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Pop table lamp made in France, in the 1970s
Pop table lamp made in France, in the 1970s
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Suave and elegant globe table lamp made in France in the 1970s. With a minimalist design, this lamp features a spiral, discrete metal support as a lamp base. The opaque white globe falls both into Pop and Atomic Age aesthetics. The lamp has it’s original electrics, including the plug and the switch.
Beautiful Living Room set consisting of a sofa and two armchairs designed by the famous Bruksbo Tegnekontor design studio and made at Stranda Industri a/s in the 1960s. This set is the creation of Torbjørn Afdal, the most famous of their designers. The rosewood frame, the wide armrests, the minimalist outline, all are typical for his style. Both the sofa and the armchairs have their original upholstery.
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Beautiful Space Age table lamp made in Germany, in the mid 20th century. The base of the lamp, resembling the fins of a rocket are made of beige plastic. The lightshade, made of dark brown bakelite also features an aerodynamic shape. Made in the 1960s, this is a representative piece fort the aesthetics of the Space Race era.
The Space Age is a time period encompassing the activities related to the Space Race, space exploration, space technology, and the cultural developments influenced by these events. The Space Age is generally considered to have begun with Sputnik (1957). During the 1950s, architecture, furniture, interior design, cars, and gadget design took on a curiously spaceflight-inspired aesthetic.
Cord legth: 140 cm, Original plug, Original switch, Original wiring
European plug (up to 240V), Type E plug
Approx. 1,5 kg
23 cm diameter (the globe), Lamp base = 22 cm, Total height = 44 cm
If your delivery address is not in the European Union, Iceland, Liechtenstein, Norway, or Switzerland, please be advised that import duty is not included in the prices you see online
Atomic Age in design refers to the period roughly corresponding to 1940–1960 and extending in the 1970s, when concerns about nuclear war dominated Western society during the Cold War. The discovery and development of the Electron microscope had also a huge impact. Architecture, industrial design, commercial design (including advertising), interior design, and fine arts were all influenced by the themes of atomic science, as well as the Space Age, which coincided with that period. Atomic Age design became popular and instantly recognizable, with a use of atomic motifs and space age symbols. Retrofuturism is a current resurgence of interest in Atomic Age design.
Free-form organic shapes also appear as a recurring theme in Atomic Age design, reflecting x-ray technology that was becoming more widespread and familiar in pop culture. These botanic designs influenced later the patterns that included repeating organic shapes similar to cells and organisms viewed through a microscope.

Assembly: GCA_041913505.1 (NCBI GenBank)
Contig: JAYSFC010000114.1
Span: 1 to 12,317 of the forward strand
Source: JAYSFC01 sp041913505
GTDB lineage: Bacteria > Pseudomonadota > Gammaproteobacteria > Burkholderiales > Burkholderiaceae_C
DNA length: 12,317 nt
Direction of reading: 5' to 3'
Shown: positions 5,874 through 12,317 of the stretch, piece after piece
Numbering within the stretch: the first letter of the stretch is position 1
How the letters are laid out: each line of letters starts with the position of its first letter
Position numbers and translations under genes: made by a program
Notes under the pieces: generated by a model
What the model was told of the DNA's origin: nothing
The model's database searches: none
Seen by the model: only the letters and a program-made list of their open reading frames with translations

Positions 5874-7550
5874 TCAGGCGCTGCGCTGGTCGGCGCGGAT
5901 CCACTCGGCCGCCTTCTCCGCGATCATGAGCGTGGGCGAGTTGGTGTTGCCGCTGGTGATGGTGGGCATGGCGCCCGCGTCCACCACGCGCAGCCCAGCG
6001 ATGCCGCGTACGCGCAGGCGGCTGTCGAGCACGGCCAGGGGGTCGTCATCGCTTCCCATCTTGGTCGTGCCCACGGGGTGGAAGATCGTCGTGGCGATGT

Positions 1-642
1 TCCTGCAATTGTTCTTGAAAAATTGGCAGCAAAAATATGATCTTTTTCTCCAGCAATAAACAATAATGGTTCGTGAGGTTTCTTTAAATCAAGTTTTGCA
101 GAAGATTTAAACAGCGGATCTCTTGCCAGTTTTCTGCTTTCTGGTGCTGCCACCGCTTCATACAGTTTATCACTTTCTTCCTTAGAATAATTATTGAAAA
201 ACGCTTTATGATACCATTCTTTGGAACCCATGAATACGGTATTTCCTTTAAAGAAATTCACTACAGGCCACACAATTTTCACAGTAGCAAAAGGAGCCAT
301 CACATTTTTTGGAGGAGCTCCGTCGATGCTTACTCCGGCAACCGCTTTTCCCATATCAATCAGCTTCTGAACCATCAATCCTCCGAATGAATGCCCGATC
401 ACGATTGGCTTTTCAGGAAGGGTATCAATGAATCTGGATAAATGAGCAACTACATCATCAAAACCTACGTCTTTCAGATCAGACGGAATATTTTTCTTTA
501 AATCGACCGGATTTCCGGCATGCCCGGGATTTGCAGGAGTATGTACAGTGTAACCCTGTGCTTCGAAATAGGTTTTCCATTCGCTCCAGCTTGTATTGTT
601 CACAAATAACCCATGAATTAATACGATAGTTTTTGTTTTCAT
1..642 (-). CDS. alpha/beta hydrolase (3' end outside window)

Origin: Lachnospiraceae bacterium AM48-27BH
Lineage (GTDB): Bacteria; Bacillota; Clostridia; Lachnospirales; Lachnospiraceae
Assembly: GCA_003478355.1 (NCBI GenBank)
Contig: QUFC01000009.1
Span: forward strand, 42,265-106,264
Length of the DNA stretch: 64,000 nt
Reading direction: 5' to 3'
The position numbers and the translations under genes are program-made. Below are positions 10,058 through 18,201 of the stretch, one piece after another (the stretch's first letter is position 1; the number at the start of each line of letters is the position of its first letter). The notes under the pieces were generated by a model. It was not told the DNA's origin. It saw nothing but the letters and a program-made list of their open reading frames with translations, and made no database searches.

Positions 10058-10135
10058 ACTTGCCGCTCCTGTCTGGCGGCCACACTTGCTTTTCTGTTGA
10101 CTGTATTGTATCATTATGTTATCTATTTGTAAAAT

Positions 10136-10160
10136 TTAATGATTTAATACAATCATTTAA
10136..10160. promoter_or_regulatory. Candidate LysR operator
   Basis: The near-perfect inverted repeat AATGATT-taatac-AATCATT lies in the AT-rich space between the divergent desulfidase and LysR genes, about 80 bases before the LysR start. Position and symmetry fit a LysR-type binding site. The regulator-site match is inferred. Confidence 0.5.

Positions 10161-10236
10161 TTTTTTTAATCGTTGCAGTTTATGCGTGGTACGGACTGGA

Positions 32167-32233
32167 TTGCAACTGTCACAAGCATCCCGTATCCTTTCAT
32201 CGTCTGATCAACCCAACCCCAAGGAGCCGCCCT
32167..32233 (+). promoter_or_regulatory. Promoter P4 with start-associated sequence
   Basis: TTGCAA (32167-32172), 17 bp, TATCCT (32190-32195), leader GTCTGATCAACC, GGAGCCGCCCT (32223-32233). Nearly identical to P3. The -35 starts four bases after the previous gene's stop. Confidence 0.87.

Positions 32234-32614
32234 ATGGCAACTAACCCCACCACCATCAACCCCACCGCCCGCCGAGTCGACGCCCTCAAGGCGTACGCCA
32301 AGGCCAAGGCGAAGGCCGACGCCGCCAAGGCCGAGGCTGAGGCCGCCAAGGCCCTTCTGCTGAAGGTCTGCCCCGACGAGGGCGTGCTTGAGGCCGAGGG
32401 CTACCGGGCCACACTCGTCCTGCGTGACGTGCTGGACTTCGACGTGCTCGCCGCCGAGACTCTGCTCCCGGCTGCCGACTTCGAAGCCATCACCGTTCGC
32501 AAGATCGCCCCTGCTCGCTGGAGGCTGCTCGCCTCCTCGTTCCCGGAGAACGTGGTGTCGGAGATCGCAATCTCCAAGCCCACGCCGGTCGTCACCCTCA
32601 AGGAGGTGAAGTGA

“Vital forms”, or abstract organic forms, were identified as a core motif. Atomic power was a paradox during the era. It held great promise of technological solutions for the problems facing an increasingly complex world; at the same time, people were fearful of a nuclear armageddon, after the use of the atomic bomb at the end of World War II. People were ever-aware of the potential good, and lurking menace, in technology. Science became more visible in the mainstream culture through Atomic Age design.
Atomic particles themselves were reproduced in visual design, in areas ranging from architecture to barkcloth patterns. The geometric atomic patterns that were produced in textiles, industrial materials, melamine counter tops, dishware and wallpaper, and many other items, are emblematic of Atomic Age design. The Space Age interests of the public also began showing up in Atomic Age designs, with star and galaxy motifs appearing with the atomic graphics.
Sofa bed with radial armrests, made in Germany in the 1950s. The organic and delicate shapes are consistent with the German Modernism. The legs are flared. The piece is in a very good condition and was recently restored.
Luna armchair, designed by the famous Norwegian designer Odd Knutsen in 1970 and produced until the dissolution of MOBLER Hjellegjerde AS. The chair has a structure of laminated wood. The Luna armchairs were made of rubber tree wood, which allow easy cutting yet is very strong.
Towering Norwegian Mid-Century armchair produced in Stranda, probably at P. I. Langlo's Fabrikker. The armchair shows Scandinavian Modern representative elements, like rosewood tapered legs and brass decorations. The backrest and armrests (in solid rosewood) have a gentle, natural line, avoiding sharp angles; this gives the piece a pleasant, organic look. The armchair was reupholstered in the zeitgeist of Lango's models and is in a very good condition.